Pharma giants including Germany’s BioNTech set to make billions from Covid-19 booster jab

Medical companies Pfizer, Moderna and Germany's BioNTech are expected to see soaring profits to the tune of billions of dollars from Covid-19 booster shots, analysts and investors have announced.

Pharma giants including Germany's BioNTech set to make billions from Covid-19 booster jab

Following Germany’s news that it will start offering Covid booster shots from September, the pharmaceutical companies responsible for delivering them are set to generate an income high enough to rival the US flu vaccine market, reported Reuters.

The medical firms had previously warned that a third booster shot might be needed to keep up levels of protection and combat new variants of the virus, such as the highly transmissible Delta variant currently spreading throughout Europe.

READ ALSO: Germany to secure 204 million Covid vaccine ‘booster’ doses for 2022

The additional shots will be carried out with one of the two mRNA vaccines – Pfizer/BioNTech or Moderna – and administered by local GPs and mobile vaccination teams.

Pfizer, along with its German partner BioNTech, and Moderna have made over $60 billion in sales of the shots in 2021 and 2022.

Agreements to supply the initial two doses of their vaccines are set to be bolstered by the third jab.

Photo: Hauke-Christian Dittrich / POOL / AFP

Analysts have made revenue forecasts of over $6.6 billion for the Pfizer/BioNTech vaccine and $7.6 billion for Moderna in 2023 – which is reportedly to mostly come from booster sales.

Longer-term predictions peg the annual market at around $5 billion or higher, as more medical companies compete.

Germany joins other governments in offering an extra jab to the elderly or those vulnerable to disease, who have been shown to be much more at risk of death or hospitalisation from Covid, and people with chronic conditions that might affect their immune systems.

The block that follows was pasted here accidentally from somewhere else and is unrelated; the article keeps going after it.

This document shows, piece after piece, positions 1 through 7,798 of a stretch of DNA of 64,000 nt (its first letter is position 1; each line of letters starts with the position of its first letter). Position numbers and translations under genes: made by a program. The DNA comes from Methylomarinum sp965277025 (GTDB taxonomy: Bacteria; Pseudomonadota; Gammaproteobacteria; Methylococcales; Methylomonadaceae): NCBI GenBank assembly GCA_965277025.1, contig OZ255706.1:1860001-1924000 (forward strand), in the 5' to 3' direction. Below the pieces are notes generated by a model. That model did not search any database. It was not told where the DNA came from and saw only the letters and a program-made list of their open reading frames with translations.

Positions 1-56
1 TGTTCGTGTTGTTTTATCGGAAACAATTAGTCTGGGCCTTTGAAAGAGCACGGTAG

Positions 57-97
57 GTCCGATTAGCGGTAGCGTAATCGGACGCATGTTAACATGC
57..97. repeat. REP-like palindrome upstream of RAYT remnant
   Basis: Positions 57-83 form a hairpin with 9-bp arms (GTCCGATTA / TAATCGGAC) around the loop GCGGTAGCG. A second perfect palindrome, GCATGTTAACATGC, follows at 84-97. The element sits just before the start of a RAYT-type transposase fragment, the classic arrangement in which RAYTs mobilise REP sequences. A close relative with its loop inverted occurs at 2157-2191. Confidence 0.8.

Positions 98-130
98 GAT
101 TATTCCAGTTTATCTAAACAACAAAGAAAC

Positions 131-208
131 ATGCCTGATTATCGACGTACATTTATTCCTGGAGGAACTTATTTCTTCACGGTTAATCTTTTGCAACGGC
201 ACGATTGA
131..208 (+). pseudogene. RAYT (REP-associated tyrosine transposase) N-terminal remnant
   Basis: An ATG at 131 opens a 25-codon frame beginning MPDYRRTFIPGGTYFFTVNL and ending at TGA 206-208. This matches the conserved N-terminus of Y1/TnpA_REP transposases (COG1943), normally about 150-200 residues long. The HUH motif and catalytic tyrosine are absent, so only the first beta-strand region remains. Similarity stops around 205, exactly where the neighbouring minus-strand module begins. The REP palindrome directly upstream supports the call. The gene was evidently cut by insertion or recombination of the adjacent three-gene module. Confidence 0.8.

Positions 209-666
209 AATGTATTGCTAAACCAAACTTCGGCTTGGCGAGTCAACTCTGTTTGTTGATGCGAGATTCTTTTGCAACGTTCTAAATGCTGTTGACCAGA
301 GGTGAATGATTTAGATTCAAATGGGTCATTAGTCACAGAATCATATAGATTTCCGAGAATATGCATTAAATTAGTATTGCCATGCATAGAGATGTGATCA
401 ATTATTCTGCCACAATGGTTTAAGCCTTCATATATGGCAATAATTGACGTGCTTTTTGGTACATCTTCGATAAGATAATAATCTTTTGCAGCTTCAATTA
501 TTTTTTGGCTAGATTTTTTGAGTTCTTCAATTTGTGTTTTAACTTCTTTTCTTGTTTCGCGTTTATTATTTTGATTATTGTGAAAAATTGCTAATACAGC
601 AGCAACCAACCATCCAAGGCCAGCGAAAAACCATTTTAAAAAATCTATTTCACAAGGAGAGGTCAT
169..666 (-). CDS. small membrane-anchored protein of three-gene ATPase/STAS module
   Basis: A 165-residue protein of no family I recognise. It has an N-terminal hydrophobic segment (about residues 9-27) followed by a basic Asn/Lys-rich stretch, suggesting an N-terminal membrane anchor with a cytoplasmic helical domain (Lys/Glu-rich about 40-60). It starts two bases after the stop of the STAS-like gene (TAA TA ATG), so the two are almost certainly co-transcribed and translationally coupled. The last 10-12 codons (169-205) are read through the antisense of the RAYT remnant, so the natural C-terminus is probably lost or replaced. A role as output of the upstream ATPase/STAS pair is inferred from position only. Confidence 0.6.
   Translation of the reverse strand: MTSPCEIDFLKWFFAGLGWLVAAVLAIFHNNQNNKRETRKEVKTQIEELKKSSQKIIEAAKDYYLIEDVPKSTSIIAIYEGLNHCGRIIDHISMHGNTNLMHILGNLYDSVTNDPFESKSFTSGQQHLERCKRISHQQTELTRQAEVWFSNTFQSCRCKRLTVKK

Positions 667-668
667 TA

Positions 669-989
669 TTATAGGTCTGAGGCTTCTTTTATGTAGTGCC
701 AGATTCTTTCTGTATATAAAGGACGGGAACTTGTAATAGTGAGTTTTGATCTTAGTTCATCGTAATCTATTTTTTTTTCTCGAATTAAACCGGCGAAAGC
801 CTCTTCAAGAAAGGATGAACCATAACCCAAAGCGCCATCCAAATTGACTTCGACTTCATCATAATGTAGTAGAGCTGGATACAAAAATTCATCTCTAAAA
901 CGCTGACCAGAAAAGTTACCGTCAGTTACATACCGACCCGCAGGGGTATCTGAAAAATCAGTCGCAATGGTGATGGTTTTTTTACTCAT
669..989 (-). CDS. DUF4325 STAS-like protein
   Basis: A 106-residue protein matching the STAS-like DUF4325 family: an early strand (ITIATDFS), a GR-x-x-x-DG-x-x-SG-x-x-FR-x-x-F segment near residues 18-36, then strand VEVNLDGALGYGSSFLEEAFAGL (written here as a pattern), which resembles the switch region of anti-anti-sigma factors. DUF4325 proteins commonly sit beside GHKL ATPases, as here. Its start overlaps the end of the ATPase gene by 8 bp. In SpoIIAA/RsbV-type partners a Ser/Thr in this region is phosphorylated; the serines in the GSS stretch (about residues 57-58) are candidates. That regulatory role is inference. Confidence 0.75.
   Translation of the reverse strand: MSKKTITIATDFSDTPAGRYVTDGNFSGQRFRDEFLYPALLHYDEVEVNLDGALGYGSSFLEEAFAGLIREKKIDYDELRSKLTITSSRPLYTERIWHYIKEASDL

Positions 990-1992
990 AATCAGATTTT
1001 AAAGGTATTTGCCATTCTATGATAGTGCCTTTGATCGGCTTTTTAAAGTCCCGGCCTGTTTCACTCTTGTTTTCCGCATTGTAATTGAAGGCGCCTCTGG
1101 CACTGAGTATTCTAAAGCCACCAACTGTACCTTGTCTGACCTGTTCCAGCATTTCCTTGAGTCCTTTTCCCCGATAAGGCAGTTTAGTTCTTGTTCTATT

READ ALSO: Who’s about to get a top-up Covid shot in Germany – and why? 

A booster shot will also be offered to anyone who received the two-dose AstraZeneca or single-dose Johnson & Johnson vaccines “in the interests of preventative healthcare”, according to a document released by Germany’s health minister Jens Spahn.

Both AstraZeneca and Johnson & Johnson are viral vector vaccines, which teaches the body how to make copies of the spike proteins found in Covid-19. If you are exposed to the real virus later, your body will recognise it and know how to fight it off.

Meanwhile, the Pfizer/BioNTech and Moderna vaccines use novel mRNA technology, whereby “small, harmless fragments of the COVID-19 virus” are presented to immune cells, so they “learn how to recognise and attack the virus”, according to BioNTech’s description of the vaccine.

mRNA vaccines have shown high efficacy in studies.

READ ALSO: Covid vaccine mix-and-match: Why is it so common in Germany – and is it safe?

Anyone vaccinated with either of these shots in Germany will likely have the chance to a get a top-up jab at their local GP’s office from September onwards.

German authorities have stressed, however, that the additional jab is entirely optional, and that it should be taken at least six months after the last vaccine dose was administered. 

As many people in Germany – especially younger people – have only recently been vaccinated, it will be some time still before they get their top-up.

Despite Germany’s currently relatively low infection rates compared with neighbouring countries, case numbers have been rising slightly in recent weeks mainly because of the more contagious Delta variant.

There are also concerns about a slowdown in the country’s vaccination rate, with just over 56 percent of the population fully immunised, according to latest government figures.

Member comments

  1. Why are we funneling billions of euros to Big Pharma for vaccines that only reduce symptoms and don’t prevent infection or transmission? They’re taking advantage of the fear and panic of the pandemic to force us to take a product that doesn’t even work as well as traditional vaccines. Governments should be ashamed of themselves mandating these pseudo-vaccines.